Having demonstrated his competence to Bliss, Weitzmann was thereafter often asked to consult on ivories that the Blisses were considering to purchase. At one notable consultation, Mildred Bliss showed him the Virgin Hodegetria ivory (BZ.1939.8), the authenticity of which had been questioned. Quickly and enthusiastically, he declared the unknown ivory to be “as good as gold.” Taken aback by his rather abrupt declaration of the piece’s authenticity, Mildred Bliss replied: “I think, Mr. Weitzmann, it would have taken Dr. Goldschmidt a little longer to make up his mind.”

In 1938, the Blisses invited Weitzmann to give a lecture on “The Principles of Byzantine Book Illumination” as part of a series dedicated to fostering public interest in their Byzantine collection, then in preparation for its official transfer to Harvard University. The Blisses asked Weitzmann to stay as a guest at Dumbarton Oaks when he came to give his lecture. Arriving at the house, Weitzmann was astounded by its splendor and the beauty of the gardens, and called the room in which he stayed “the largest and most elegant guest room I have ever spent the night.” His estimation of the house was not even diminished when he was warned by Robert Bliss not to leave his room until after eight o’clock in the morning due to the large, ferocious guard dogs that roamed the house during the night. “Even I am not allowed to touch them,” Bliss remarked. While at Dumbarton Oaks and in the years after, Weitzmann worked with Barbara Sessions, who had been hired as librarian in 1936, to recommend acquisitions for the institution’s planned research library.

At the opening of the Dumbarton Oaks Research Library and Collection in 1940, Elizabeth Sgalitzer Ettinghausen remembered the esteem in which Mildred Barnes Bliss held Weitzmann:

For the opening of Dumbarton Oaks, Mrs. Bliss had a special invitation. And my husband, Richard Ettinghausen, and others were invited, among them Kurt Weitzmann. And the question was: who would sit to the right of Mrs. Bliss? At first she wanted Richard Ettinghausen to be to her right and then she realized or was told that Kurt Weitzmann was older and therefore he should be to her right. And Richard Ettinghausen was to her left.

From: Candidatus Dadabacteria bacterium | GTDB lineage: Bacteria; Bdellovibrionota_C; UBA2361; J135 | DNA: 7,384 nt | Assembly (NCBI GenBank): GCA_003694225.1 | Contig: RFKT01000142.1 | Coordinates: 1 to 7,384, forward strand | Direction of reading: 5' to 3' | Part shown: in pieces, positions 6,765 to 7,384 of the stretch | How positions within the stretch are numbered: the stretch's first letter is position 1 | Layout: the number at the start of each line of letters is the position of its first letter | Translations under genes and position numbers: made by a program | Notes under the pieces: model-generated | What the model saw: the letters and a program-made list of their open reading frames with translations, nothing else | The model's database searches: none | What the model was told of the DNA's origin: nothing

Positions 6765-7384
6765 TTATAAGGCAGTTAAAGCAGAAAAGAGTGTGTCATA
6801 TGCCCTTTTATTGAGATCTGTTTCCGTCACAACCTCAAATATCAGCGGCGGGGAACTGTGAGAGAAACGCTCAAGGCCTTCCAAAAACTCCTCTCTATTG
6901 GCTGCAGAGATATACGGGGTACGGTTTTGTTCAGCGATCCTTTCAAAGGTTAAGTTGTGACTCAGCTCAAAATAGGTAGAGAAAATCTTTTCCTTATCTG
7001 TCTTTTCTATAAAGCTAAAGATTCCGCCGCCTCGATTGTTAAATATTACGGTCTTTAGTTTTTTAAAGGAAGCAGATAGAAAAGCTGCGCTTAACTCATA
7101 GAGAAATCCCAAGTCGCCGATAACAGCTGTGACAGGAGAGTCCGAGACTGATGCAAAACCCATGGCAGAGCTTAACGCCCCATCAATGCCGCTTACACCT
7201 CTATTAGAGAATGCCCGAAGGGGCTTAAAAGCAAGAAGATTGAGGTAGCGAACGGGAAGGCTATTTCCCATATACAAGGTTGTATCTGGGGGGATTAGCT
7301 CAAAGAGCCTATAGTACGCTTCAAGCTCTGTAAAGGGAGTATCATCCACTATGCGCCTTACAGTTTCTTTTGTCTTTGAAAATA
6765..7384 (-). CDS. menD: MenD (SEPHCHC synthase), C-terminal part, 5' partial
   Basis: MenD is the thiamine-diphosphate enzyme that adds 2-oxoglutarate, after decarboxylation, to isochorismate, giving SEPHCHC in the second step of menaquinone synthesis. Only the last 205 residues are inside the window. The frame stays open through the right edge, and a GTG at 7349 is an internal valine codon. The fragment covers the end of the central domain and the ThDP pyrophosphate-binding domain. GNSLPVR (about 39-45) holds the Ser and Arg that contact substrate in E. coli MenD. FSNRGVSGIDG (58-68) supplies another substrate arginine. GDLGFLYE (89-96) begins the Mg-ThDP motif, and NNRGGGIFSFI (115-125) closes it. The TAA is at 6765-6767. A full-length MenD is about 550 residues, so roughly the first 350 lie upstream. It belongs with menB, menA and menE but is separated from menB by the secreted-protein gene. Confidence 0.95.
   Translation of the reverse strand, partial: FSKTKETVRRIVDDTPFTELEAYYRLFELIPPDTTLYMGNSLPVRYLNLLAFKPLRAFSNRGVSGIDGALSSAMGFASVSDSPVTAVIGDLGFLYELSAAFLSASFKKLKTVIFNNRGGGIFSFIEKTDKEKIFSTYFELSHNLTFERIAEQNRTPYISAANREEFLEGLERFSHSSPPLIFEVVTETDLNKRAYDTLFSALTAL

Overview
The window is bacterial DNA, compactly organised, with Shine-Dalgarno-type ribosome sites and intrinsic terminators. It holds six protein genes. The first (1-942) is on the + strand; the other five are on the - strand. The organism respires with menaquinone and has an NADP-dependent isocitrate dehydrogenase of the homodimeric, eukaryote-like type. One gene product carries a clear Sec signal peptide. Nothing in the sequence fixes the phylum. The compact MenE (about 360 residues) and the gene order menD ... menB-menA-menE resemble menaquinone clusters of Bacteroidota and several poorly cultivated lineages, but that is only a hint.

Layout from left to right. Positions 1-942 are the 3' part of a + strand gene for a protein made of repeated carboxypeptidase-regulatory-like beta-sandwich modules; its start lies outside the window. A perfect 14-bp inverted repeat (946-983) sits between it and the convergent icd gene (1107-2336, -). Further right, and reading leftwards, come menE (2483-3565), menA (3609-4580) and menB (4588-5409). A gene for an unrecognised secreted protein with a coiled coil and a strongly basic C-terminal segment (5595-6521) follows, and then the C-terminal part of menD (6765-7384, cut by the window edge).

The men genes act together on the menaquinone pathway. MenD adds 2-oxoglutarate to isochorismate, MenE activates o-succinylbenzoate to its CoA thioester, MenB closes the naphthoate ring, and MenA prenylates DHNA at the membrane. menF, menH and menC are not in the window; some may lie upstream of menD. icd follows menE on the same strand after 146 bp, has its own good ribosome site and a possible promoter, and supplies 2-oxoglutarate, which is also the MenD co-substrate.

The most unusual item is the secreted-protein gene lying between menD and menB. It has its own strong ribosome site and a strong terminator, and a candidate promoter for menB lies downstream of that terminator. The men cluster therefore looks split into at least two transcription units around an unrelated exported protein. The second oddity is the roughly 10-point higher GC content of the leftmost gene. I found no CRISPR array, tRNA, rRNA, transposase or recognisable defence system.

Weitzmann frequently visited Dumbarton Oaks, where his Princeton University friend and colleague Albert Mathias Friend Jr. held a number of positions, including director of studies between 1943 and 1954. He joined the Board of Scholars in 1949–50 and participated in a number of symposia organized by the Byzantine Studies program: “Byzantine and Mediaeval Art and Literature” (1943), “The Decorations in the Synagogues of Dura-Europos” (1945), “The Cultural Era of Constantine Porphyrogenitus” (1953, symposiarch), “Palestine in the Byzantine Period” (1955), “The Byzantine Contribution to Western Art of the Twelfth and Thirteenth Centuries” (1965, symposiarch with Ernst Kitzinger), and “Art, Letters, and Society in Byzantine Provinces” (1973). In 1966–67, he prepared a catalogue raisonné of the Byzantine ivories at Dumbarton Oaks, which was published in 1972. During this time he lived with his wife in the Fellows Building, where he would befriend the young Byzantine scholars and where he felt “completely at home.” In October 1972, Weitzmann began two half-year appointments as Visiting Scholar at Dumbarton Oaks.

For the next twelve years, Weitzmann continued to spend time at Dumbarton Oaks, giving lectures and offering Herbert Kessler guidance on the Cotton Genesis project. The 1990 Byzantine symposium on “The Holy Image” was dedicated to him. He devoted his final years to the publication of his work and the work of his students. His health steadily declined as he aged, his eyesight suffering perhaps the worst blow. Shortly before his death on June 7, 1993, he was awarded an honorary Doctor of Letters at Princeton.